Clinical profile, bacterial profile and outcomes in an intensive care unit of a tertiary care hospital in south India: one year study

Ajay Kumar Sarvepalli, Prakash Kalakappa Dharana


Background: Infections still remain as one of the major cause of mortality in low and lower- middle-income countries as reported by Global Burden of Diseases study. Intensive care units (ICU) are a major source of infections in tertiary care hospitals. Widespread multi-drug resistant gram positive and gram negative bacterial isolates are also associated with infections in ICU. A hospital based epidemiological study was to determine the risk factors; bacterial isolates, antibiotic sensitivity and outcomes in ICU patients.

Methods: This prospective study was done at Narayana Medical College and Hospital for 12 months from 1st February 2015 to 31st January 2016. All the risk factors were noted. Patient’s outcome noted as death, recovery and transfer to palliative care. Data entry and analysis performed in Microsoft excel, p valve < 0.001 was considered significant.

Results: Three hundred and thirty patients were included in the study (age: 56.16±15 years, 57.6% males). 159 (48.2%) were direct admissions, 103 (31.2%) were transfers from other hospitals. Major cause of admission was neural (29.1%) followed by cardiovascular (21.8%). HTN (52.4%) was major co-morbidity followed by type-2 DM (47.3%). 51.9% culture positivity (n = 539) was observed with sputum 83.6% and blood 24.2%. Gram-negative pathogens were predominant which includes Acinetobacter baumanii (13.8%), Escherichia coli (20%), Klebsiella pneumoniae (14.3%), Pseudomonas aeruginosa (9%), Enterobacter aerogenes (5.1%). Candida Sp and MRSA, VRE were isolated. In the study 255(77.3%) recovered, 38(11.5%) progressed to death and 37(11.2%) transferred to palliative care. Higher mortality was noticed with Acinetobacter baumani (81.6%).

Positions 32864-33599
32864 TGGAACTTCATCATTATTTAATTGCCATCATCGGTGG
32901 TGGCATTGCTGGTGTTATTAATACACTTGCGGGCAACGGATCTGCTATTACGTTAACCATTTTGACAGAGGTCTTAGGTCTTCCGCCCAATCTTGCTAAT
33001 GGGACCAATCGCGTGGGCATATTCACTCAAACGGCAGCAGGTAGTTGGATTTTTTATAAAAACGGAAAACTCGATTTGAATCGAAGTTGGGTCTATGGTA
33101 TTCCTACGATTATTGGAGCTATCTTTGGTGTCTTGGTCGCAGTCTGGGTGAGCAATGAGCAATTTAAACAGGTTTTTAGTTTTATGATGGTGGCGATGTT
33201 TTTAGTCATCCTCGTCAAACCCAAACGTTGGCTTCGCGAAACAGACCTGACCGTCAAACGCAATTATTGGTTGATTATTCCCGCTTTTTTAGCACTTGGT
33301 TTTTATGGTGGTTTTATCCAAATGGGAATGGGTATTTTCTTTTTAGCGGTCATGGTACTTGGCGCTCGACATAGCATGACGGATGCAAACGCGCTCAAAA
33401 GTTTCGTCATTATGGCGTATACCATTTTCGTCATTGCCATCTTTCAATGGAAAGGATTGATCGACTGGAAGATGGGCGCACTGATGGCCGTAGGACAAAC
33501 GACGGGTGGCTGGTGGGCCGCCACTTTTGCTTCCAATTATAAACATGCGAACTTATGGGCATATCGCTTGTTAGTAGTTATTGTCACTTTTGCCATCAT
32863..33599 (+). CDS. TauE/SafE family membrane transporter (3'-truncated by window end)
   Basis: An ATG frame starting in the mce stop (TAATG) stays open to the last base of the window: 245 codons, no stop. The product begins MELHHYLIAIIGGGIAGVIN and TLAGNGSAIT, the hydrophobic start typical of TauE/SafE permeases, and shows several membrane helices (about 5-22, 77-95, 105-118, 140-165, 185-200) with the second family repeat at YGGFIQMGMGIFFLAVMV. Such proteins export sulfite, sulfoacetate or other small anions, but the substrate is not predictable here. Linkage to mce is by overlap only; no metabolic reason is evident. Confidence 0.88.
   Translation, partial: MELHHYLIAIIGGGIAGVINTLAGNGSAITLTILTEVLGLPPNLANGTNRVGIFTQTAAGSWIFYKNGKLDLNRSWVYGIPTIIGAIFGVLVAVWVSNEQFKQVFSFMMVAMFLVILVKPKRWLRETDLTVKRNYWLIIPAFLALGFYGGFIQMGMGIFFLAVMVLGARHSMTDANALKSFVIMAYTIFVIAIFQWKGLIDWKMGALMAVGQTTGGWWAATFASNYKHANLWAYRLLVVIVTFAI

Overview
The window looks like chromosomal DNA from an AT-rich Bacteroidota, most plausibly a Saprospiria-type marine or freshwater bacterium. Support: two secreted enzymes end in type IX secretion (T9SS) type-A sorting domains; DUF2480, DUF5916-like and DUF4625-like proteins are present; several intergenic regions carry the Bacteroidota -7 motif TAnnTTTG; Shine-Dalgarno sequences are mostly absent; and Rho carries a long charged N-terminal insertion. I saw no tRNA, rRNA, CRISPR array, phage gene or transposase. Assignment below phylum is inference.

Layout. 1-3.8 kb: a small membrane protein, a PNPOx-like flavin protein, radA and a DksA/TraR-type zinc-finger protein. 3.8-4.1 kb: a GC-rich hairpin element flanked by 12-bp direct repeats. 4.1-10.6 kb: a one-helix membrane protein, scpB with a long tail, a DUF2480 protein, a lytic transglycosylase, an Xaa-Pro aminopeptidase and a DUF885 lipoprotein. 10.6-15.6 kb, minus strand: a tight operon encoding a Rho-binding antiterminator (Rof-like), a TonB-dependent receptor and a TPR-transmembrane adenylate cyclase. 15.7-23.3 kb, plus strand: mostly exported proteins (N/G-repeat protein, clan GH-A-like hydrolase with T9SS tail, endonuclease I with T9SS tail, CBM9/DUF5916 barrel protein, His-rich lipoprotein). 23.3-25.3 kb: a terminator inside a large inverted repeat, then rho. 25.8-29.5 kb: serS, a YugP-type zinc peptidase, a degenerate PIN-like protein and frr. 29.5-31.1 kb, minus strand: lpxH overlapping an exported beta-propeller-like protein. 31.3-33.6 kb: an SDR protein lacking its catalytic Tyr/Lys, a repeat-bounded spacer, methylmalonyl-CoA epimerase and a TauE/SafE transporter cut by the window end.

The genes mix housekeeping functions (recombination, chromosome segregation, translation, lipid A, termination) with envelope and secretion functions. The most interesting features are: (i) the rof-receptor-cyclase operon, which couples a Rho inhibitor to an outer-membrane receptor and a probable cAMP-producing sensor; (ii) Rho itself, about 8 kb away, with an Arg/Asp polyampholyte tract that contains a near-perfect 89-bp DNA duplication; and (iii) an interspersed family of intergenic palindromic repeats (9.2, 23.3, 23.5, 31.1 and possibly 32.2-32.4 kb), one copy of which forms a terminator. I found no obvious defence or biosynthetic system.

Conclusions: High prevalence of gram-negative bacterial infections and multi-drug resistant isolates was noted in Indian ICUs.


Acinetobacter baumanii, APACHE-2, Gram-negative infections, Intensive care units, Klebsiella pneumoniae, Pseudomonas aeruginosa

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